Usually for Easter we harvest horseradish from the garden to add to our Easter basket. Years ago, I assume it was my grandmother, bought a root of it and planted it in the ground. It started taking over that part of the garden ever since. Every Palm Sunday I would go out and look for signs of the early leafs in the messy garden. The early leafs were brown and would easily blend into the muddy dirt. But two years ago there was only one root left. We left it in the ground but unfortunately last year there were none. This year there were none again, not that I was expecting a miraculous comeback. But it’s on of the things I miss and will probably want to plant again. I’m not sure if it will go back to the same location in the garden, but it will definitely go somewhere.

So over the past week the first snow drop opened. I’ve seen snow drops open throughout the neighbourhood, but as usual things in our garden are a few weeks behind. I guess spring finally has sprung!

Easter egg snow drop Happy Ukrainian Easter!

Time to get busy

It was the Easter long weekend and unexpectedly I started to get busy.

The temperatures got warm for Friday then plummeted. On Sunday morning it snowed and the snow stuck to the ground. Yikes!

Snow nutters

So on the one day it was warm I planned to spend it outside. My normal early spring gardening tasks include pruning the pussy willows so that I get fresh branches in the house and clean up the hellebores.

I only intended to prune away the dead hellebore leaves. But there was so much old leaves scattered around I started clearing all of them. I filled an entire garbage bin full of debris. When I got to the hellebores, the new buds were still very close to the ground. Usually they are already a few inches above ground with full heads. This time there were only a few buds coming out of the ground. One of the plants was so full of old leaves, at the base there was still frozen ice puddles. Kinda cool, but I want them to start growing. One of the plants had a big mass of bright green little buds coming out of the ground. Literally there was a giant mass of dead leaves over them and there they were hiding under all of that starting to grow. After clearing it off I piled two or three giant leaves on top, just to protect them from any frost that might come in the next few days.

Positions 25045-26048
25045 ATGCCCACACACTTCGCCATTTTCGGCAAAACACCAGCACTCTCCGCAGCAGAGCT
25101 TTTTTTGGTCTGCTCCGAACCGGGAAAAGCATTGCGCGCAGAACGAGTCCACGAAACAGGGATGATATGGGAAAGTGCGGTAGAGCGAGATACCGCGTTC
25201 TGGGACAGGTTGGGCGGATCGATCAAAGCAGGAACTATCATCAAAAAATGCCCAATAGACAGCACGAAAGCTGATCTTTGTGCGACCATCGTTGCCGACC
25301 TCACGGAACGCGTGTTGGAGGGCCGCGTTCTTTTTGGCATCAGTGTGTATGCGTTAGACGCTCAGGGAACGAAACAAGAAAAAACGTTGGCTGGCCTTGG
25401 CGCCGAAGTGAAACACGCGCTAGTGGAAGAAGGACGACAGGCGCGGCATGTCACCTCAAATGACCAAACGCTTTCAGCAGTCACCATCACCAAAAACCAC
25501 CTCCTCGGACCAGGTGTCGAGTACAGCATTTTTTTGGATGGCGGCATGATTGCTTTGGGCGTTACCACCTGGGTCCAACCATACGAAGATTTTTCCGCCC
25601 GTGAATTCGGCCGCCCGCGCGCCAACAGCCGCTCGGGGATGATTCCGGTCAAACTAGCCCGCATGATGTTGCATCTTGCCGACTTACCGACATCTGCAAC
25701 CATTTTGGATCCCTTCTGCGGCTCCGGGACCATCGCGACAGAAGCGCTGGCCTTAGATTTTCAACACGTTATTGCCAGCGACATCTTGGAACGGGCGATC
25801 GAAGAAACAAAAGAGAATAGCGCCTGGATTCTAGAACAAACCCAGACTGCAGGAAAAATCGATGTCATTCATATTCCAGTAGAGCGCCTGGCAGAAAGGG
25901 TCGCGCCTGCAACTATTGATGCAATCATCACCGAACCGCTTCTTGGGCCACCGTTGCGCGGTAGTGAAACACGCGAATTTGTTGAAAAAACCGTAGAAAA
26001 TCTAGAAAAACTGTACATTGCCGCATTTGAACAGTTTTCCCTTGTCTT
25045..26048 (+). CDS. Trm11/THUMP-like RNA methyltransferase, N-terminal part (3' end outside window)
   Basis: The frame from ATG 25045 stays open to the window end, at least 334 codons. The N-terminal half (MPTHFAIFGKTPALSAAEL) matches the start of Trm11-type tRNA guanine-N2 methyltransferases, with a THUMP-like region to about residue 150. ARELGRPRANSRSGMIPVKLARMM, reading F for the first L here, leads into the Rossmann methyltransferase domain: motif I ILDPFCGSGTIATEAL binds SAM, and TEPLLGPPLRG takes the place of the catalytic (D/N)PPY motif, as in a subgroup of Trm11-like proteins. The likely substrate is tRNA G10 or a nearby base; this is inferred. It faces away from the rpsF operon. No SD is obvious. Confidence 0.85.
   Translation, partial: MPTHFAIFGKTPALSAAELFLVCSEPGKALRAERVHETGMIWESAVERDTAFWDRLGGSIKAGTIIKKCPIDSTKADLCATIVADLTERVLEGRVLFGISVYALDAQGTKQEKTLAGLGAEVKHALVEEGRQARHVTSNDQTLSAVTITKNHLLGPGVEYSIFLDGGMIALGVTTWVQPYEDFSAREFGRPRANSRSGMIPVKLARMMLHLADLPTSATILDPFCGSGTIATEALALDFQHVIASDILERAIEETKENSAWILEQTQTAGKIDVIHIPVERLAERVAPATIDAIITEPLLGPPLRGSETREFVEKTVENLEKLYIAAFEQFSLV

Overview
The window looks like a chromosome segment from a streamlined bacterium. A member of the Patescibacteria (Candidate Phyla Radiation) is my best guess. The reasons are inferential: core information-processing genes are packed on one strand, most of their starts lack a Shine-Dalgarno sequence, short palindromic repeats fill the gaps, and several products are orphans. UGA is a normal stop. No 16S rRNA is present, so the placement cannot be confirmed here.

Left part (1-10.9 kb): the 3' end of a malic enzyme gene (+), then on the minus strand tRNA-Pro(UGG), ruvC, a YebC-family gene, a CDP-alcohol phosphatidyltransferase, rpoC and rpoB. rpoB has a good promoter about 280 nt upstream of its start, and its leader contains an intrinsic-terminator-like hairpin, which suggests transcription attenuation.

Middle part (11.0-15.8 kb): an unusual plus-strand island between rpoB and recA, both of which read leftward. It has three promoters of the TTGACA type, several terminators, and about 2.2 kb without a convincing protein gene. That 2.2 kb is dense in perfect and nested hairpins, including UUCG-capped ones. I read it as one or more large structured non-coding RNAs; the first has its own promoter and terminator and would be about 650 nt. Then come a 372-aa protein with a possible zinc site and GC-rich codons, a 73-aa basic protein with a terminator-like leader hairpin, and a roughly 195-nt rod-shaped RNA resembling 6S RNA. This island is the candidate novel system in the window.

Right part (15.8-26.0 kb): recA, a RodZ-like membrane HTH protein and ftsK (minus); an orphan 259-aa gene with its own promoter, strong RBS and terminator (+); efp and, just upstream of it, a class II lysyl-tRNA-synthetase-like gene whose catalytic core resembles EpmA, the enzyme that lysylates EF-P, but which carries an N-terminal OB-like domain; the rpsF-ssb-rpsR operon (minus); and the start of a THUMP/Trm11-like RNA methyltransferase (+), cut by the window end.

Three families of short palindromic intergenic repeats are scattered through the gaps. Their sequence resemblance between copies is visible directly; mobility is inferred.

Green hellebore tips

My strategy for the hellebores is that I let the leaves die down over winter.  I feel that the leaves protect the base of the plant over winter and clip them just as things start warming up so that they have room to grow. It’s worked for me over the years so I don’t want to mess with it. Although there is one type of hellebore that for some reason doesn’t do well in the yard, but I don’t think that’s related to my pruning habits, more likely due to where they are planted.

Here is a before pictures of the hellebores:

Before hellebore pruning

Here is an after picture, the dried stems are from the peonies which I usually just leave if they don’t snap off easily:

After hellebore pruning

After cleaning up the hellebore bed I continued by pulling all the burlap off the roses. The stems looked green at the bottom so I guess it worked. I loosened the dead leaves that were stuffed inside at the base of the roses. I left most of the leaves there because I know the mornings are still going to be cold for a while. I just didn’t want to leave the burlap there where it would trap the moisture.

So I figured that was all I was going to do outside, but the weather was so nice and warm, I only wore a sweater and my lined gardening gloves, so I continued clearing the other side of the garden. I noticed as I poked around that since this was the area where we piled the snow, there was a lot of gritty particles on top of the leaves. I guess this was from shoveling the driveway. I tried to pick up a lot of that grit – I don’t think it was salt – with the leaves and debris I was picking up and tossed into the bin. Like I said, I filled up an entire garbage bin of materials. I didn’t do the entire beds, maybe three quarters worth on each of the south and north sides of the garden. It still really seems early to be cleaning so much, I just got ahead of myself with the good weather.